Mental health

Two elderly gentlemen smiling at eachother

One in four people experience mental ill-health each year, and we estimate that there are over half a million jobs in adult social care services that support people with a mental health condition.

Adult social care staff need to have the right values, skills and knowledge to promote good mental health and wellbeing with the people that they support.

This webpage explains what skills and knowledge staff that work in mental health services need, and shares resources to help employers to develop their workforce. 

We also have free online guidance about building and supporting staff resilience. Visit our resilience webpage here

The ‘Mental Health Core Skills Education and Training Framework’ outlines the skills and knowledge that staff that work in mental health services need.

It can help you to design and commission high quality training, that meets the needs of the people that you support, and will support a more efficient and consistent approach to delivering training for the mental health workforce.

Download the framework here. 

An awareness of mental health and how to support people with different mental health conditions should form part of induction for new staff.

Standard nine of the Care Certificate, the standards for new staff in health and social care roles, focusses on mental health, and requires an awareness of the experiences and causes of mental health conditions. 

We have practical resources and workbooks to help you to implement the Care Certificate as part of induction.

Find out more about the Care Certificate here.

Ongoing learning and development ensures that staff work in line with current regulation and standards of good practice. It can help you to improve your service, drive important changes and motivate staff.

Our ‘Common Core Principles to support good mental health and wellbeing’ outlines 10 principles that underpin best practice and give an indication about what staff need to know and do, to support good mental health and wellbeing in adult social care services.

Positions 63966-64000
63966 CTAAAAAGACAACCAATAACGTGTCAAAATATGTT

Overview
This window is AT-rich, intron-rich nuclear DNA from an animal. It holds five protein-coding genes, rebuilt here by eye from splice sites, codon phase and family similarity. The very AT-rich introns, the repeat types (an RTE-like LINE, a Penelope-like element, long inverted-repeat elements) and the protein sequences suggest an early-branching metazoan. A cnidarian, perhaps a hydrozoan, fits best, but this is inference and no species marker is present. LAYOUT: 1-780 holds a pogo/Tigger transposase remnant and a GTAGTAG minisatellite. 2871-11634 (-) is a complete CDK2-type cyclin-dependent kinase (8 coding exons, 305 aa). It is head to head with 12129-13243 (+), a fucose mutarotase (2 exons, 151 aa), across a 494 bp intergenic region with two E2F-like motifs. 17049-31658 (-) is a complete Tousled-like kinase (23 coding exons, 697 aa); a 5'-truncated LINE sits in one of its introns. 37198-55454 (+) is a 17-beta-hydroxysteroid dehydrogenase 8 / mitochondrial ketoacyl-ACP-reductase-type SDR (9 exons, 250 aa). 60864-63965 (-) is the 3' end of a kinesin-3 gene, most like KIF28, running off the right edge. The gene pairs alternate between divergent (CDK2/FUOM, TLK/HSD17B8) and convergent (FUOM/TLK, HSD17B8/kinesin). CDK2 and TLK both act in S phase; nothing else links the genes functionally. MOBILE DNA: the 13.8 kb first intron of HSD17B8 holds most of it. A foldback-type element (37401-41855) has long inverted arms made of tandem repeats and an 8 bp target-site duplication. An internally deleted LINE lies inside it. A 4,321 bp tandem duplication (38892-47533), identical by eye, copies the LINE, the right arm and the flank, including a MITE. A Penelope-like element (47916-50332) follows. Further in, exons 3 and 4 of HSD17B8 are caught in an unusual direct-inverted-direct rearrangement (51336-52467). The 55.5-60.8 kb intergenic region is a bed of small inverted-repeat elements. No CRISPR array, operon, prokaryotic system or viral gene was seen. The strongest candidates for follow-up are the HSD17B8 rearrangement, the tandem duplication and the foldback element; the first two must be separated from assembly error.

Under each principle we explain what staff need to know and do to meet this principle, and the associated behaviours.

Download the principles here or email us to request a free paper copy.

You can also down our ‘Principles to practice’ guide which gives practical examples of how staff can implement the principles in practice.

Download the ‘Principles to practice’ here or email us to request a free paper copy.

We can help you to choose the right learning and provider.

Our online ‘Guide to developing your staff’ can help you to plan, select and evaluate the right learning for your staff and service.

Access the guide here.

We can also help you to find high quality learning providers. Our Endorsement Framework finds and badges learning providers that provide high quality learning and development to the social care sector, and that we see as the best.

Search for our endorsed providers in our online directory.

Adult social care employers can claim back a contribution towards the cost of qualifications and learning programmes through our Workforce Development Fund.

The easiest way to get started is to contact your local partnership, that disburses the funding on our behalf. You can find your local partnership here and contact them directly.

If there isn’t a partnership where your service operates, you can apply for funding directly from us.

Find out more about funding here.

Co-production refers to the process where health and social care staff work with people who need care and support, to shape the services that they use.

However, many organisations, providers and commissioners don’t feel equipped to approach co-production with people with a mental health condition.

Our ‘Co-production in mental health’ guide explores what’s stopping people from attempting co-production and what can help. It draws on examples and case studies from other people and organisations who are trying to work co-productively over England.

It’s for people who commission, design or deliver mental health services to help you understand co-production better, reflect on your own practice and implement changes in your organisation.

Download the guide here or email us to request a free paper copy.